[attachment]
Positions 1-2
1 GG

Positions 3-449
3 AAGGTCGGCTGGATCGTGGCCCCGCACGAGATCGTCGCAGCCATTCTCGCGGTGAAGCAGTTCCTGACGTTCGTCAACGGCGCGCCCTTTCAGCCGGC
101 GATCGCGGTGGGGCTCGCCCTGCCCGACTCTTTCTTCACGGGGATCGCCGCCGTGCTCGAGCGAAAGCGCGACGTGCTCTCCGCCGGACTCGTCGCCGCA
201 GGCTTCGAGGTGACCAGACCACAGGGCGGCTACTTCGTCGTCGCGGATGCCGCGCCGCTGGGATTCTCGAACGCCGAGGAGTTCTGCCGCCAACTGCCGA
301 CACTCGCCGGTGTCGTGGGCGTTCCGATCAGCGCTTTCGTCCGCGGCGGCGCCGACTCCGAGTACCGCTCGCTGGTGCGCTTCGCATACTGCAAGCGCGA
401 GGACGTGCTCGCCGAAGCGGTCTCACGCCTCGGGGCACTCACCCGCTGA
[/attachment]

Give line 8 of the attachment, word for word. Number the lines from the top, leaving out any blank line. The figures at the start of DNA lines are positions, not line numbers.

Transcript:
401 GGACGTGCTCGCCGAAGCGGTCTCACGCCTCGGGGCACTCACCCGCTGA